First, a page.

“Snakes are not a breakfast food. Snakes are for when you go on the potty. For poos on the potty.”

You leave then house. He’s wearing a nappy and eating snakes.

And you? You CBF’d. Just like weaning, it will probably happen before his 18th birthday.

“Don’t send mixed messages!” The books say. “Never look back!” The books say, like somehow nappies are a biblical Lot’s wife and you’ll all turn into a pillar of salt if you venture back into this now forbidden territory.

“Screw that” you say. I finished work at 1am and I don’t fancy a turdburger before work, strapping him in to the snuggest most spill proof nappy possible.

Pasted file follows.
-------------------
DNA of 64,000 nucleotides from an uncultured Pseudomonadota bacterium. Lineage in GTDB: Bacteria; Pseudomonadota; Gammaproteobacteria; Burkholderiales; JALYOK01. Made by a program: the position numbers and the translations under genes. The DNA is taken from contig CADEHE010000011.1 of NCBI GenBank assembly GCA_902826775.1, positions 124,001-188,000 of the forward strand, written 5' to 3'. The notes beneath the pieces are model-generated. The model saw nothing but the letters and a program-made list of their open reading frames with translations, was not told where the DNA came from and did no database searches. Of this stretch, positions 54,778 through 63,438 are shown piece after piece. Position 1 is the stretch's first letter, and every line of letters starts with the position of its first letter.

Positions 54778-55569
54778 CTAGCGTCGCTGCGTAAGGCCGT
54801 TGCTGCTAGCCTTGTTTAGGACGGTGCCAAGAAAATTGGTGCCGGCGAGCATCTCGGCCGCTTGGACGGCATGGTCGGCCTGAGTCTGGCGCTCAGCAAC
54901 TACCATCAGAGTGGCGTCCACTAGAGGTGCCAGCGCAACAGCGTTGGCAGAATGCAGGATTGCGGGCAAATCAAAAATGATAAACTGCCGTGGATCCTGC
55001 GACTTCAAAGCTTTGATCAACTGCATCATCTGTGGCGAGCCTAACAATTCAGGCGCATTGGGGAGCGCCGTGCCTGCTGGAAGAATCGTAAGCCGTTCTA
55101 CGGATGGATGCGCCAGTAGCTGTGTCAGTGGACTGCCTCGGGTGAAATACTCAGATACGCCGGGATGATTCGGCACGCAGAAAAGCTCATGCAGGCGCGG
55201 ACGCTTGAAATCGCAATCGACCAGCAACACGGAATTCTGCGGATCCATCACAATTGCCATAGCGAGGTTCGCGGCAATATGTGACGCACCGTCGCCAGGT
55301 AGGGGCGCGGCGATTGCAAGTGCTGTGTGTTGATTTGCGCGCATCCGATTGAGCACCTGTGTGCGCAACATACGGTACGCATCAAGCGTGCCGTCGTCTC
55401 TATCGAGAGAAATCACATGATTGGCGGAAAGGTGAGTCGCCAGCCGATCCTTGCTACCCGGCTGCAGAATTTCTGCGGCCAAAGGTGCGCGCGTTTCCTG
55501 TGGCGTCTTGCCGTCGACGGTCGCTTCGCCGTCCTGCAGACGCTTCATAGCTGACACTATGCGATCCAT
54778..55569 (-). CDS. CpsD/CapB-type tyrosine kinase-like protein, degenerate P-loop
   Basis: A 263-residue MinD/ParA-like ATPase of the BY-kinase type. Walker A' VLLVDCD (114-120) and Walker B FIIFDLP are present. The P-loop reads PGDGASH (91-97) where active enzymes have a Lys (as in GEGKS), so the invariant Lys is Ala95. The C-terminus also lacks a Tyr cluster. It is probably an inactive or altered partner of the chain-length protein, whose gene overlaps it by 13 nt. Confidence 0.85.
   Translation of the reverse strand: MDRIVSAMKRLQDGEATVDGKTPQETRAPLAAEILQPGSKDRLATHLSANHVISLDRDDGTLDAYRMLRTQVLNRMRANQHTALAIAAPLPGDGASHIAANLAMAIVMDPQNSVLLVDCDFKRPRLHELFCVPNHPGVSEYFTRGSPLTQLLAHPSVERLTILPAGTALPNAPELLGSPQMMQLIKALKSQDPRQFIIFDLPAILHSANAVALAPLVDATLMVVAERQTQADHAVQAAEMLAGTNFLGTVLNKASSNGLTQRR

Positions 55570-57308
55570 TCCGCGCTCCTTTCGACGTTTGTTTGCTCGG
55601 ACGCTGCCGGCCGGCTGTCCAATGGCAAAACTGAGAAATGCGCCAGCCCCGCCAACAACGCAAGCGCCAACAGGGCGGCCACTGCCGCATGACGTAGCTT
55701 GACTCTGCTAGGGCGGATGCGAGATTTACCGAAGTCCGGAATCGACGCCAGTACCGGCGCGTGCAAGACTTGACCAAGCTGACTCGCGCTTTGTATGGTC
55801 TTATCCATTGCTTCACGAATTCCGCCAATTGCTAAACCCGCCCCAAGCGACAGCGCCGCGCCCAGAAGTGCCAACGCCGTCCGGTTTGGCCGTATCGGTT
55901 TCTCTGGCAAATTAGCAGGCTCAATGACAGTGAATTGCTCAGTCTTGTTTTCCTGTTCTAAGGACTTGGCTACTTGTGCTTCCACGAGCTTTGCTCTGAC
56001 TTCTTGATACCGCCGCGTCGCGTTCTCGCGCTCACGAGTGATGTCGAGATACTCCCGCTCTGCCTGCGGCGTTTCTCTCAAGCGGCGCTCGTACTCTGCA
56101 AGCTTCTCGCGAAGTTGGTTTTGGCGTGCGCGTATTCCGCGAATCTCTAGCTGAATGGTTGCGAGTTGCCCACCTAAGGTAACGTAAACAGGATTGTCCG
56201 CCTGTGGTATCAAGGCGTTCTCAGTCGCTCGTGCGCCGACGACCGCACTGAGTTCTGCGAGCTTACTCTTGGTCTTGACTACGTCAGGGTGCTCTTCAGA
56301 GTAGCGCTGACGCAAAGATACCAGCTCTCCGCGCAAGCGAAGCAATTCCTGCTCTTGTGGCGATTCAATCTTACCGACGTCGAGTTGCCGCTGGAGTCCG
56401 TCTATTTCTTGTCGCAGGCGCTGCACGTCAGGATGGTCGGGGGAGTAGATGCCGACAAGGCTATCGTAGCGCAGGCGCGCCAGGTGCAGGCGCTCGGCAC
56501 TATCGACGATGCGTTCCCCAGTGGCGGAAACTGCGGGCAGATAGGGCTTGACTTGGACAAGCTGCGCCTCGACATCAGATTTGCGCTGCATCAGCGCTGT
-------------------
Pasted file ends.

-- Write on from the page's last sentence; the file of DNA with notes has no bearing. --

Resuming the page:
“We’ve reassessed, and the timing is not right” you declare, you well read bastion of bowel research.

But, really, the thought of going out like your elderly mother, aware of every toilet within 10 nanoseconds in an already insanely busy life just fills you with dread and makes you look for a paper bag to breathe into. And honestly? Toilet training?

You just CBF’d.

* yes. This actually happened. To our Friday nanny. Yes. It was jman.

Hello. Tap tap. Is this thing on?

Yes I’ve been kind of absent. Blame the new job. I’ll do the backstory. Very soon. I hope, how are you all? How is life? I haven’t even been blog lurking. I’ve missed so much.

I just thought I’d pop on and quickly share a little parenting moment.

Jman is 2.5 now. As of last Monday. We have Thursdays together, when I work from home.